Archive for the ‘Mirage’ Category
Just now VMware released a new version of Horizon Mirage. The new version 4.2.3 features a lot of bug fixes and some new features.
- Better storage disconnects handling – Horizon Mirage servers now identify high load conditions on storage that can cause disconnects and can throttle down to allow storage utilization to return to normal.
- SSL configuration option in Horizon Mirage server installation – The IT manager can now configure SSL communication during server installation. There is no need to perform this operation with the Management console after installing.
- Branch reflector enhancements – The IT manager can better design and monitor branch reflector deployment by simulating the branch reflector selection on endpoints. The IT manager can now click any device from the Management console and see if it has a branch reflector in its vicinity.
If you want to learn more about this release have a look at the release notes.
Due to some installation issues version 4.2.3 isn’t available to download anymore. I will update this post as soon as problem is fixed and the download is back again. VMware re-released version 4.2.3 with additional bug fixes. Everyone who has already update to the first release please consider upgrading your environment to the latest release.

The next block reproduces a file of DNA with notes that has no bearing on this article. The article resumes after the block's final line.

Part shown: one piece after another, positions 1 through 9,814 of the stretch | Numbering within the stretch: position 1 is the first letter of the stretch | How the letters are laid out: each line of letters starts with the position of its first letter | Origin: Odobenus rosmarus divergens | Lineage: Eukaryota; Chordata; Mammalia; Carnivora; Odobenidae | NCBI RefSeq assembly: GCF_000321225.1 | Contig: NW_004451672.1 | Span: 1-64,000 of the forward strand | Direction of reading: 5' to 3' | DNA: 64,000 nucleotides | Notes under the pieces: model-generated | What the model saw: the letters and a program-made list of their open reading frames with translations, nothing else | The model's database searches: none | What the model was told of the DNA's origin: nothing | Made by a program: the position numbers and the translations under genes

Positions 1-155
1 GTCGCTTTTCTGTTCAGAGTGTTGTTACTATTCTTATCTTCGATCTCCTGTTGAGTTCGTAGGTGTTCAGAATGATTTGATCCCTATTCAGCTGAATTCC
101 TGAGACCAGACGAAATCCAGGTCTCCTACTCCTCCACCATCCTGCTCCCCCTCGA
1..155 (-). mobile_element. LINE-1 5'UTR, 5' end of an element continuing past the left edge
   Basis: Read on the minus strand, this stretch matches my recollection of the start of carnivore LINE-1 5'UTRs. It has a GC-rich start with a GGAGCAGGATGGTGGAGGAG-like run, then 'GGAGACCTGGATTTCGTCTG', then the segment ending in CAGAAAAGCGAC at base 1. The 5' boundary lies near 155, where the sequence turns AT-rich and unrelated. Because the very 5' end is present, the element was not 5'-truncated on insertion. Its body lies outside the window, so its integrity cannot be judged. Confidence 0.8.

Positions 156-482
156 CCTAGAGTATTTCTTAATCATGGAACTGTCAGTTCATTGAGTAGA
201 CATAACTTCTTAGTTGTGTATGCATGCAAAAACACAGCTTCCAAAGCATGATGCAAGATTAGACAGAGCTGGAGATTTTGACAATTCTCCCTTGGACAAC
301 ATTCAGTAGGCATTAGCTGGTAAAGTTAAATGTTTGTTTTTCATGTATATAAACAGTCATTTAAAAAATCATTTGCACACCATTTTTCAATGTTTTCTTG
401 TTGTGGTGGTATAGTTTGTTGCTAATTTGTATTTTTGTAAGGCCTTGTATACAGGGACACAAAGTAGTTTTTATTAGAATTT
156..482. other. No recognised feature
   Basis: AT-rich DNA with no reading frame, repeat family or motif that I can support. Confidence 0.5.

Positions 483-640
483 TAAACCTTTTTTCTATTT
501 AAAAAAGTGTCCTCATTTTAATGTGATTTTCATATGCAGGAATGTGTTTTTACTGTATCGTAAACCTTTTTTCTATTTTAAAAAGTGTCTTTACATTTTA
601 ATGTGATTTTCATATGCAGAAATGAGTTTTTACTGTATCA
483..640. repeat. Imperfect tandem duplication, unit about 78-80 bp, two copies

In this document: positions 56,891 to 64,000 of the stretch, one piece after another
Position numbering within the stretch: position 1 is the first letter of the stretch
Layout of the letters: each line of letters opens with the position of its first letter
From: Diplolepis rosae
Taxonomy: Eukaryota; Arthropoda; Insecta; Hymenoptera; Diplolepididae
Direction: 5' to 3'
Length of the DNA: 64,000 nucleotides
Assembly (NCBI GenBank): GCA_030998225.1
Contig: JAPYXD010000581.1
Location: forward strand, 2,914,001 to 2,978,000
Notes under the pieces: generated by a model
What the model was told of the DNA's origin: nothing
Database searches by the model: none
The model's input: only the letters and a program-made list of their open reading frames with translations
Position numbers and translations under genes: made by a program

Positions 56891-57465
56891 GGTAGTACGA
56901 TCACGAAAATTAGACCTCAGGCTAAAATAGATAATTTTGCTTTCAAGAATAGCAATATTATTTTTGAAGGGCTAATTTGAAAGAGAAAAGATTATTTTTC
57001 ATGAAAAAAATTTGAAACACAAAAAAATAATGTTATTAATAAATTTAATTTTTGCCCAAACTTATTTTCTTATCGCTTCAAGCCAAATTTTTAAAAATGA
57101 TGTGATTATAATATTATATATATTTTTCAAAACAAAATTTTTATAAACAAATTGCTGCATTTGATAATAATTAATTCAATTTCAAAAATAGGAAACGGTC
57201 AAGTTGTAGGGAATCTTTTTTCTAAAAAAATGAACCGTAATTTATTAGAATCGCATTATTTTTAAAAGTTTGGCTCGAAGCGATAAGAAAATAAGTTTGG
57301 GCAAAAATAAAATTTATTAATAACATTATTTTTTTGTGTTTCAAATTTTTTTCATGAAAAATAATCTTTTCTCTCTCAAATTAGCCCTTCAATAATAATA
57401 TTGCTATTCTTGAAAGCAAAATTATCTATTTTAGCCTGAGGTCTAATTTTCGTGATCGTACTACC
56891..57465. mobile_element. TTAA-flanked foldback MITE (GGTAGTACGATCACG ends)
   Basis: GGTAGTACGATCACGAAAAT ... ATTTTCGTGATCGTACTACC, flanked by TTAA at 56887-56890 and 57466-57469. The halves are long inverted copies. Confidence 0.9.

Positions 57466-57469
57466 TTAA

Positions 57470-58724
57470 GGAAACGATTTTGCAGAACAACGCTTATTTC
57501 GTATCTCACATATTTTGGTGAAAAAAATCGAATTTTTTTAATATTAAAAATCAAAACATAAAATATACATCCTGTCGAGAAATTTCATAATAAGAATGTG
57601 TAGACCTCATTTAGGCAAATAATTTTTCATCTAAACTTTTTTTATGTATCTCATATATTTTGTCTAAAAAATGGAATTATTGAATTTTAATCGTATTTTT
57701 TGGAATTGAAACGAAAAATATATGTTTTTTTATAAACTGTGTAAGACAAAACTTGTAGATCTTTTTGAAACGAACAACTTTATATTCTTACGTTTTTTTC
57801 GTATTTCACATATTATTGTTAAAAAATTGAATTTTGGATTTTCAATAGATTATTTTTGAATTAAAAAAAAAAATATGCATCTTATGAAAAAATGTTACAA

For optimizing the performance and stability of a Mirage cluster it is highly recommended to use a dedicated network interface for the SMB storage traffic. The following article will guide you through the process of getting an dedicated storage network up and running and how to move your existing Mirage volumes to the dedicated network.
Please validate this guide in an test environment before applying any chances to your production environment.
Create dedicated network
It is recommended to use a dedicated network for just the storage traffic. In this example a dedicated virtual switch is created which is only used for storage traffic.
In a productive environment you can use a dedicated network switch, or VLAN. If VLAN is not an option the physical separation of the storage network is the best option. For this scenario you need a minimum of four NICs (2 for storage network and 2 for client network)
A new network card, connected to the dedictated network, was added to each Mirage server.
Mirage server configuration
As a new network card was added to each Mirage servers this cards need to be configured correctly.
First of all the order in which the network cards are accessed by network services needs to be correct.
The primary network card which is used for the general communcation (Active Directory, Mirage server, Backup, Management, etc.) needs to be the first card in the list.
This option can be found under Control Panel -> Network and Internet -> Network Connections –> Advanced -> Adapters and Bindings.
After configuring the order of the new network card for the dedicated storage the network needs to be configured.
In this example the IP range 192.168.89.0/24 is used for this cluster network. Therefore the first Mirage server gets the IP 192.168.89.1.